The University of Toronto’s Student Newspaper Since 1880

Share on facebook
Share on twitter
Share on email

Meet the James Webb Space Telescope, NASA’s new shining star

Out-of-this-world discoveries help us visualize the universe
Share on facebook
Share on twitter
Share on email
Images from NASA’s James Webb telescope are beautifully inspiring. CC NASA via FLICKR
Images from NASA’s James Webb telescope are beautifully inspiring. CC NASA via FLICKR

Launched in December 2021 as a collaboration between NASA, the European Space Agency, and the Canadian Space Agency, the James Webb Space Telescope (JWST) is the largest optical telescope in space.

NASA hopes the telescope will eventually look through the atmospheres of exoplanets, detect some of the earliest galaxies in the universe, and explore objects that are too small or too faint to be detected by the previously launched Hubble Space Telescope. The difference between the JWST and Hubble is that the JWST will largely use infrared resolution to look at the universe, whereas Hubble primarily used optical and ultraviolet resolutions.  

At its current location of the Second Lagrange Point, L2 — nearly one million miles away from Earth — the telescope is orbiting the Sun at an ideal location that allows it to have a wide view of the universe, while also allowing it to maintain the cool temperature that its optics and scientific instruments require. 

Around six months after its launch, NASA released five images that were taken by the JWST over time. One of the most popular photos is of SMACS 0723, a galaxy cluster that shows some of the smallest astronomical objects ever seen. This image, also known as Webb’s First Deep Field, was made by the scientists at NASA by combining images taken by the JWST at different infrared wavelengths over a period of 12.5 hours. The magnificent result allows us to see how the galaxy cluster would have looked around 4.6 billion years ago.  

Along with this image, NASA also released images including data that display the atmospheric composition of WASP 96b, providing evidence of water on planets outside of our solar system, as well as the Southern Ring Nebula — an expanding gas cloud around a dying star that is located more than 2,000 light years away. Other images include those of Stephan’s Quintet, a group of galaxies found in the constellation Pegasus, and Carina’s Nebula in the southern constellation Carina.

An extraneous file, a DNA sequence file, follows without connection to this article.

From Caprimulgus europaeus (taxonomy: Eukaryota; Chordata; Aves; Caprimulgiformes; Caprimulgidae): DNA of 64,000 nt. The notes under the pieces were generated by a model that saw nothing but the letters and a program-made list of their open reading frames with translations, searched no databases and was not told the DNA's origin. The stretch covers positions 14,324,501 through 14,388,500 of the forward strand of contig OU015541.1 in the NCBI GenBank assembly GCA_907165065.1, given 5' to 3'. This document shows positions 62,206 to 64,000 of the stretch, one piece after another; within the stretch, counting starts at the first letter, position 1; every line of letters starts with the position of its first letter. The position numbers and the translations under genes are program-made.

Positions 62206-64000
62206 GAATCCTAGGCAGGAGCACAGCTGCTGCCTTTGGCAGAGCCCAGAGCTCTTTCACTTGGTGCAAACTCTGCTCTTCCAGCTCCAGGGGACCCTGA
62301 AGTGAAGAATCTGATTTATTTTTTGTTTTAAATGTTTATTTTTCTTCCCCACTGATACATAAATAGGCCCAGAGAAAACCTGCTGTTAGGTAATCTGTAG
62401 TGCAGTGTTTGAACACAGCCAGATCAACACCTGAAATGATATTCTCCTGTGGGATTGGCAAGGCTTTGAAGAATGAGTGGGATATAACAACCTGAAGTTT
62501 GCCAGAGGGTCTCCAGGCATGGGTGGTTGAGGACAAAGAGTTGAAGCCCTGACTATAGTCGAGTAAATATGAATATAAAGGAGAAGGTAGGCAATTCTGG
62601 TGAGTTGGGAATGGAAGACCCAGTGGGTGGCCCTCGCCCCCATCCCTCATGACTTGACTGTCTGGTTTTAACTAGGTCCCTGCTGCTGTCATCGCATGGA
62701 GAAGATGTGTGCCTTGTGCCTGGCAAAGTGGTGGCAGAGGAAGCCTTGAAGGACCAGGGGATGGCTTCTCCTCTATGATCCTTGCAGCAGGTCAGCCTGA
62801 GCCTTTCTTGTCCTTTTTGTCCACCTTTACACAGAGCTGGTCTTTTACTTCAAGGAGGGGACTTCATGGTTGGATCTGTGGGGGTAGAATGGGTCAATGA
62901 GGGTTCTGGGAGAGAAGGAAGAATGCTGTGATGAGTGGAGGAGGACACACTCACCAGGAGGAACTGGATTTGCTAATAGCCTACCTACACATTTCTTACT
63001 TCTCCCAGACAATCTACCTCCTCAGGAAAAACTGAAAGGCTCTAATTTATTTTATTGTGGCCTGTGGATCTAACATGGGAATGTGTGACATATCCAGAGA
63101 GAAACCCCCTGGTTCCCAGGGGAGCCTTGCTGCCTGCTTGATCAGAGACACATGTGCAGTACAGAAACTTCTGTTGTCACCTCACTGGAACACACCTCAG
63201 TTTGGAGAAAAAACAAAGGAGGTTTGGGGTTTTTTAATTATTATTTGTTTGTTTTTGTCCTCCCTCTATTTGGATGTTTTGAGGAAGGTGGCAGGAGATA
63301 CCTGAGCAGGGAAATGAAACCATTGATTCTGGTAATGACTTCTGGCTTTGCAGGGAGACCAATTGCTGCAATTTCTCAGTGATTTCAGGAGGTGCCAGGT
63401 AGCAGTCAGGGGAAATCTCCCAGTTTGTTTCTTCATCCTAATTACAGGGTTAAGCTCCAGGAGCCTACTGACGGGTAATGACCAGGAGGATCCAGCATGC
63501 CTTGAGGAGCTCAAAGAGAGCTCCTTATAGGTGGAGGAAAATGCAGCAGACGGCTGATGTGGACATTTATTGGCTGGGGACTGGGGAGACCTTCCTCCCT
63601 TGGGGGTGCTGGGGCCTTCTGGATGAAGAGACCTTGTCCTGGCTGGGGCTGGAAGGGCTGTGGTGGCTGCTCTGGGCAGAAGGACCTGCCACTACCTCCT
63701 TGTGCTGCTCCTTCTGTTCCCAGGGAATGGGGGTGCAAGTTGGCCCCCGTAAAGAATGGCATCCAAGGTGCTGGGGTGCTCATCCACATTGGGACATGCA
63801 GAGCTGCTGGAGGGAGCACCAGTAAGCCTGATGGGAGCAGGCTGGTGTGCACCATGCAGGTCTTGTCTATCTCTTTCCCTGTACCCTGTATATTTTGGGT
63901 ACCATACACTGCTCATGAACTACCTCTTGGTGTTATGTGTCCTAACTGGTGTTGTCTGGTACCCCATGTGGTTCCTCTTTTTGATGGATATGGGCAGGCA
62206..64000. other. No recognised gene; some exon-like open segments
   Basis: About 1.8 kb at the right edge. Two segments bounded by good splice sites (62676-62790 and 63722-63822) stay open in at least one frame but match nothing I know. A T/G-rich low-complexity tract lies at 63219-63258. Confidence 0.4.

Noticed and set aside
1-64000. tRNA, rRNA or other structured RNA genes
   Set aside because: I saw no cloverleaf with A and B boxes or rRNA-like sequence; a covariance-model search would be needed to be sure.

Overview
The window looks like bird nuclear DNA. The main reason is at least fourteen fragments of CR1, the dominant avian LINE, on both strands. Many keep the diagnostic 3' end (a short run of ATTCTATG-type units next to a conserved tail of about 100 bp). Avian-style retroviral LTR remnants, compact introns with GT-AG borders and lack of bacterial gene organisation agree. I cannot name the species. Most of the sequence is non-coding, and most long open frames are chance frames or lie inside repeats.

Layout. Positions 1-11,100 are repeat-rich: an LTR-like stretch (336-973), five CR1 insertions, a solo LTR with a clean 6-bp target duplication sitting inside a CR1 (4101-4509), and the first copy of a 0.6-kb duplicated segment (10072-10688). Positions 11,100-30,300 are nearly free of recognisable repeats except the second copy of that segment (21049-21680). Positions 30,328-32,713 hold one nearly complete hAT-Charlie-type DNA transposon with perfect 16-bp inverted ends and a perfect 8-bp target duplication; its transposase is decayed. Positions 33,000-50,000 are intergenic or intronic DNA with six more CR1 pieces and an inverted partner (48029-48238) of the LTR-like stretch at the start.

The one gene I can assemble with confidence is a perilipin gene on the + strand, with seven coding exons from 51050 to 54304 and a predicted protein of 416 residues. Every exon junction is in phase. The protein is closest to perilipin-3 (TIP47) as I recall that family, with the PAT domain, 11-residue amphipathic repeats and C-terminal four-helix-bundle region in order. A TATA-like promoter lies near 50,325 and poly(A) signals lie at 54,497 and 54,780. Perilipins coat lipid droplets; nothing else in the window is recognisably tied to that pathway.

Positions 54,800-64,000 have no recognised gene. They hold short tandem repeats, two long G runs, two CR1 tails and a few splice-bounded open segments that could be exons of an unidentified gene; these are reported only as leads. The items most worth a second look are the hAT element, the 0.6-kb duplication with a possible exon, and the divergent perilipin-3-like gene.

While studying these objects, the researchers were able to use the telescope to learn more about the phases of stellar formation and the compositions of newly forming stars. Additionally, the initial detection of water in the transmission spectrum of WASP-96b could lead to the study of other planetary systems and their compositions.  

Recently, NASA has also released images of the Orion Nebula and the structures found inside of  it, along with never-seen-before exoplanets such as HIP 65425-b, and Jupiter and its auroras, rings, and moons that have not previously been observed by Hubble.

Although these are just some of the images that have been released in the last few weeks, we can expect great discoveries in the field of astronomy thanks to the JWST. Yes, we did have Hubble in the past, and it has helped build a strong foundation to provide us with an idea of what is out there, but now with the JWST, we will be able to explore things never seen before while building on the information that we already have.